For many buyers, the question has become not whether to buy an attached house, but where to find one, since attached housing usually has to go through an arduous approvals process. “It’s really a case-by-case situation because some sites are simply not suited for attached housing,” said Richard I. Scheyer, a Smithtown lawyer who is chairman of Islip’s Zoning Board of Appeals. Neighbors often oppose attached housing, fearing more traffic and a greater impact on schools because of the higher density, he said. “The approvals process is brutal,” said Nicholas Cassis, a Baldwin developer who, with partners, is building a 176-unit condominium called the Ranches at Long Lakes Estates on 32 acres in Port Jefferson Station. The property originally was zoned for detached houses on half an acre. “It took me almost 10 years to get it rezoned,” Mr. Cassis said. However, he said, since sales finally began last May, he has placed 56 of the units under contract and taken 15 binders.

The Ranches development, which was also designed by Axelrod & Cherveny, illustrates another increasingly popular trend in attached housing — a one-level dwelling, rather than one with two floors. Only 36 of the 176 units are in two-story buildings. The Town of Brookhaven, of which Port Jefferson Station is a part, required the builders to set 10 percent of the project aside for moderate-income first-time buyers. Consequently, 18 one-bedroom simplex apartments on the upper floors of 18 two-story buildings are priced at $99,990. The 18 simplexes on the ground floors, which have basements, sell for $140,000. Both simplexes are around 920 square feet in size. Prices for the ranch-style units start at $190,000 for a 1,116-square-foot two-bedroom and go up to $239,990 for one with 1,455 square feet and an eat-in kitchen. Buyers want storage space, Mr. Cassis said, so he is including basements. The Ranches development will have a pool, a clubhouse, tennis and basketball courts and a manned gatehouse.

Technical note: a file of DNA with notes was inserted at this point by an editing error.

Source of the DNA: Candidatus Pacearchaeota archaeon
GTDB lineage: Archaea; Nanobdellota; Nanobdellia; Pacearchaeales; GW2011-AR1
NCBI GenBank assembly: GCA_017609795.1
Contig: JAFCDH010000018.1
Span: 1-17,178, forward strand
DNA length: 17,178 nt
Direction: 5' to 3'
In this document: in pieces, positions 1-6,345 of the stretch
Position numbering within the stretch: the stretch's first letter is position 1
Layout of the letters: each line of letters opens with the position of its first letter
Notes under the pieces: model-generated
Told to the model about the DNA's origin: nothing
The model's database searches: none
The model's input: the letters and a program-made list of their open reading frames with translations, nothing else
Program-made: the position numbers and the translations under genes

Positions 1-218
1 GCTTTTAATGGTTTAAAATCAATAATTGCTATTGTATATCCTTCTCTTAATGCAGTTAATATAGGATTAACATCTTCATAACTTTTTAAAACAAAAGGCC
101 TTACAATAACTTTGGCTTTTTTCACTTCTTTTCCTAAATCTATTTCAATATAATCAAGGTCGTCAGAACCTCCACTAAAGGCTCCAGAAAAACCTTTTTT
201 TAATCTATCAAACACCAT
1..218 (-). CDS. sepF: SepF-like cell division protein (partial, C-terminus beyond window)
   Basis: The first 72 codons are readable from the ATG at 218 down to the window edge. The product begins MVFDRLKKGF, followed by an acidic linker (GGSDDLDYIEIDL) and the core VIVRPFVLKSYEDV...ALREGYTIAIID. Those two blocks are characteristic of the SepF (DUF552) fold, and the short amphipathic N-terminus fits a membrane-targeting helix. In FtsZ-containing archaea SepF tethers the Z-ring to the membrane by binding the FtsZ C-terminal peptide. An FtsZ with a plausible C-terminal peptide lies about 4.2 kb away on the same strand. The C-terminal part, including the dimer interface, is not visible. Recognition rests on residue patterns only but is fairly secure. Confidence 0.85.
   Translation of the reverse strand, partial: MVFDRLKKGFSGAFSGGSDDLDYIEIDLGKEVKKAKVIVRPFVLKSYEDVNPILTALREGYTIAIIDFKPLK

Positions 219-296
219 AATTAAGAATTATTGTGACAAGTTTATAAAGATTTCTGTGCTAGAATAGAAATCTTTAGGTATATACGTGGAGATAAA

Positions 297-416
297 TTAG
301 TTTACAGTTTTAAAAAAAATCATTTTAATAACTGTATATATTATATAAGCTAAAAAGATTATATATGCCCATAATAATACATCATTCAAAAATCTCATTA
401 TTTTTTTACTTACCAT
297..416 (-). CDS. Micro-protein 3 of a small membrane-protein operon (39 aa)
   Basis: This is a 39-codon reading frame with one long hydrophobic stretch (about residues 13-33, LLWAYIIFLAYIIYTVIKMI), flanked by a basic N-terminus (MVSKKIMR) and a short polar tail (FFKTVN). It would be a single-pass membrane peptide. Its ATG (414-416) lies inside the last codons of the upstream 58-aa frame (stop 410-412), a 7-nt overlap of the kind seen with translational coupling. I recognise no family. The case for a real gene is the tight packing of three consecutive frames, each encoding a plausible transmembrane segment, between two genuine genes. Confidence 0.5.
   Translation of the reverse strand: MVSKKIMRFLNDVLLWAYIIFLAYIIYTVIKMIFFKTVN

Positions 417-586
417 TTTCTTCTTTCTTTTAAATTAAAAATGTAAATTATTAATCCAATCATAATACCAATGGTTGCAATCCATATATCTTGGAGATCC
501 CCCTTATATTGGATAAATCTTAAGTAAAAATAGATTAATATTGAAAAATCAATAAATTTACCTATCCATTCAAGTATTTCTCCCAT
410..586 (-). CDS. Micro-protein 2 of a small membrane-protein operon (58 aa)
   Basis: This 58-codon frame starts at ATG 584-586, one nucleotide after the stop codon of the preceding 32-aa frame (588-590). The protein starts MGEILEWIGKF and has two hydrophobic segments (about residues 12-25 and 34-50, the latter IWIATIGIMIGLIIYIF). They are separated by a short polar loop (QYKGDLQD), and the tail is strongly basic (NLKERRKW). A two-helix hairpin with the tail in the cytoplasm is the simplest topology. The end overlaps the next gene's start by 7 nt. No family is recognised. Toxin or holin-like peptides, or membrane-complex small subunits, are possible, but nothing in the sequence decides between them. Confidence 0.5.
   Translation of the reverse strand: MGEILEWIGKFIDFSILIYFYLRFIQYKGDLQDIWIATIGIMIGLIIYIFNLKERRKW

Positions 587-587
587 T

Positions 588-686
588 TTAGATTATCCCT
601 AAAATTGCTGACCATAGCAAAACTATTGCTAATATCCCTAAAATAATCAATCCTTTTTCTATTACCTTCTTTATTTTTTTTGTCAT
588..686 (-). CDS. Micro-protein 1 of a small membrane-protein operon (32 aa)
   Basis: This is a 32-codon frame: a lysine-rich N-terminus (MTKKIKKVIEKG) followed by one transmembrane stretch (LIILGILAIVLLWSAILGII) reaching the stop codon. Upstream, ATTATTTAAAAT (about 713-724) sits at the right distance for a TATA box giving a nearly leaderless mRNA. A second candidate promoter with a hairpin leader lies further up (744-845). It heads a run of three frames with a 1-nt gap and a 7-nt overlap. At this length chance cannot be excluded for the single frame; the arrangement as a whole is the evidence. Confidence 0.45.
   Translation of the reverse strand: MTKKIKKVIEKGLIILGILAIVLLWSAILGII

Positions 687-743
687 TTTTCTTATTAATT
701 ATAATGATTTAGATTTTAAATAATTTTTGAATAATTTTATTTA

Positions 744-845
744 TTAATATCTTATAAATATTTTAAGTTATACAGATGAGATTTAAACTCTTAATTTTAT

Marguerite Franco and her parents, Anthony and Frances Franco, who are purchasing one of the larger ranch units, represent buyers at both ends of the age spectrum. The Francos are selling their four-bedroom colonial in Dix Hills to move to the Port Jefferson Station development “because it will be better for my parents,” said Ms. Franco, who works as a secretary for a Syosset law firm. Her mother is 81, and her father is close to 80, she said. “So I just felt it will be a nice environment both for them and for me,” she explained. “It will give them a lift to go to the clubhouse and the pool, and they will be able to socialize more because there will be neighbors all around them.” Among new projects already on the market or in the planning stages are developments approved years ago before the market for town houses soured, and now are once again viable.

Mr. Klar, the East Meadow developer, said he expected to open the second section of a 142-unit town-house development by late summer. The two- to three-bedroom units in Greenwood at Oakdale will sell for $179,000 to $200,000. The first 75 houses were completed in 1991. “Now that demand for town houses is so strong,” Mr. Klar said, “we are dusting off the second section and are taking it off the shelf.”